The work Burchfield Penney Artist In Residence Philip Koch created over the past 2.5 years will be the subject of an exhibition on view from April 13 – July 29, 2018.
The exhibition, Time Travel in the Burchfield Archives: Philip Koch, will feature over 30 oil paintings and works on paper started in the areas where Charles Burchfield loved to work—West Seneca, East Aurora, Chestnut Ridge Park, downtown Buffalo, and Salem, OH. Selections of drawings from the Burchfield Archives that influenced Koch as he worked will also be in the installation.
Koch spent many hours in the Burchfield Penney Art Center archive poring through thousands of Burchfield drawings. “My researched revealed just how seriously he took his own talent. Burchfield built up his world step by step with preparatory studies he organized and documented which made a big impression on me,” said Koch. “It inspired me to think about recording my work in a meaningful, systematic way.”
Burchfield in his maturity came to reevaluate and re-value the work he had done in his early years and incorporated it into later paintings which inspired Koch to reassess the work he did as a young artist. “I saw more excitement, it was better than I remembered and encouraged me want to go back to borrow some of things I used to do in my 20s and 30s,” said Koch. “His openness to changing his mind about his early work encouraged me to reconsider my own methods. As a result, I began painting in oil outdoors again for the first time in 20 years. It has felt like a warm breeze renewing my excitement with the natural world.”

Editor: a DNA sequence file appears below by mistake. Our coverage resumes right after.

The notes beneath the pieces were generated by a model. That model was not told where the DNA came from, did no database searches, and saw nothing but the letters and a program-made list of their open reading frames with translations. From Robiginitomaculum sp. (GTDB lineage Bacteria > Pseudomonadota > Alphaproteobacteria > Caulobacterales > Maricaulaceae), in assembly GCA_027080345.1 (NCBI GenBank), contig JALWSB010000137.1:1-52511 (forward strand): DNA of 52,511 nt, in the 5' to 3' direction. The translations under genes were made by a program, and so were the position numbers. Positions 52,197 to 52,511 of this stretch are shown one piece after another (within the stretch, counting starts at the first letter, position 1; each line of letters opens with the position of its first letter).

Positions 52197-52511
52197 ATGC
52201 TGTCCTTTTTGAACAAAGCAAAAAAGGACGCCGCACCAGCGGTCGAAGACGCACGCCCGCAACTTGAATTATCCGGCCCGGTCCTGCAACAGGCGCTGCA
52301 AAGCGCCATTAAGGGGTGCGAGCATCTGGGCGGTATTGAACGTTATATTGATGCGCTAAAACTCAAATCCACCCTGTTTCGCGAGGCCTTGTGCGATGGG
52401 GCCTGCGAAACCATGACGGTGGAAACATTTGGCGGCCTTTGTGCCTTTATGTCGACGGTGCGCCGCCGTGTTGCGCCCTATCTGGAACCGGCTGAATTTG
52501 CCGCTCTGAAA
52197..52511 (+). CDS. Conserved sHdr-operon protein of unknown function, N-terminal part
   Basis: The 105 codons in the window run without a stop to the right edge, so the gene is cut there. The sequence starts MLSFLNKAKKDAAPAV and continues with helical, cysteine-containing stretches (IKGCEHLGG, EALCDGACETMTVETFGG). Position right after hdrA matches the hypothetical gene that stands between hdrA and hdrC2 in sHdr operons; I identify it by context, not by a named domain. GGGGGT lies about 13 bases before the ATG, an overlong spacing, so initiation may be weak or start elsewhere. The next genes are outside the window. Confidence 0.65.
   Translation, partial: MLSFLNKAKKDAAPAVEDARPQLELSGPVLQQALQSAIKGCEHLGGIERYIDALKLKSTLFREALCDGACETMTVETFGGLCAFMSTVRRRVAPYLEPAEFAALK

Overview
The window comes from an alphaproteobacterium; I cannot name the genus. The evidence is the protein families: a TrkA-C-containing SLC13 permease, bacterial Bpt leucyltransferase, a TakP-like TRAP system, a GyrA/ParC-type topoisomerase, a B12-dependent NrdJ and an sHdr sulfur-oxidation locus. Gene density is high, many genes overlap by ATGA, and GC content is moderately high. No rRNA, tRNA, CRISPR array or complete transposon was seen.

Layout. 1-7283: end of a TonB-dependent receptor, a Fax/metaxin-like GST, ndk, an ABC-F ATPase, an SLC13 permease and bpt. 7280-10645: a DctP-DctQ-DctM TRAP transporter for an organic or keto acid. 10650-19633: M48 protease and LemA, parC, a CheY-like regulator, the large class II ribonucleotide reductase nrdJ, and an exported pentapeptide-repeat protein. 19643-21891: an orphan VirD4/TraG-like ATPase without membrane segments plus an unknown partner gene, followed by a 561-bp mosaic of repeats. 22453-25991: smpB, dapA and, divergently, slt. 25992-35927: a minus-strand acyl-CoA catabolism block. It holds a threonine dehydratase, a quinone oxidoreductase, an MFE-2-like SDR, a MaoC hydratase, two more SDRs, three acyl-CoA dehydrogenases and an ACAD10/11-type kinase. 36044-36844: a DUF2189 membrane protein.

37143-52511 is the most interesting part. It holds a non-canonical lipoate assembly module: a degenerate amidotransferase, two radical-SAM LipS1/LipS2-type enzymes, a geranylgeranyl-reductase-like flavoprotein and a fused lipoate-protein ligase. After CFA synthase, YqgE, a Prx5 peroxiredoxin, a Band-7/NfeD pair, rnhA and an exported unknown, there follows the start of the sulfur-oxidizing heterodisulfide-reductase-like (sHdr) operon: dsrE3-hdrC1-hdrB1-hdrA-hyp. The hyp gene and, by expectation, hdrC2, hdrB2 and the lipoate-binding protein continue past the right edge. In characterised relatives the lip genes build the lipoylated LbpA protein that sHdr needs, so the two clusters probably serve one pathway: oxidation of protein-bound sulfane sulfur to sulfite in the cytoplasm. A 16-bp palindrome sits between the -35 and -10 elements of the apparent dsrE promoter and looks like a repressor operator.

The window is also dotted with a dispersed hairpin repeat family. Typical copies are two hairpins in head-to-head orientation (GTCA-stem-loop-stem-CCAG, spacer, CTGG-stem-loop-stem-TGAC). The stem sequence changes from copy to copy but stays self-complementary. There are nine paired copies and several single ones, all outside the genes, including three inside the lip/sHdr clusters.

The residency provided Koch, who was born in Rochester, NY, his first opportunity to make art near where he grew up, as he didn’t study art until he went to college at Oberlin, OH. “I was struck by how profoundly an artist is influenced by where they experience their childhood, in both my case and Burchfield’s. You can see his childhood influencing the way he thought and felt all throughout the rest of his life and over and over you see imagery that comes right out of where he grew up,” said Koch. “Creating art work living in Buffalo he recycled the excitement he felt as a kid in Salem, Ohio. Painting in the environs where Burchfield worked reminded me of where I grew up and so much of what I do as a painter has to do with childhood memories. Burchfield found magic in the ordinary.”
Koch added that while he and Burchfield paint the landscape in distinct, different styles, they have an affinity of spirit for the natural world. “The Residency reinforced that conviction,” said Koch. “From his drawings I learned about his persistence and patience which is very instructive, artists by nature tend to be impatient and one of the keys to success is to negotiate with yourself to slow down and savor things. Burchfield drew beautifully, I ran across everything from wildly gestural studies to elegant, delicate ones of seed life or buds on a branch. He rendered an amazing range of feelings and approaches in the work. I came out respecting him as a draftsman.”
“When visitors see the exhibition, I want them to realize that the tradition of landscape painting is just as vital and contemporary a branch of contemporary art as any other. It’s a wild, risk taking, dangerous and mysterious undertaking.”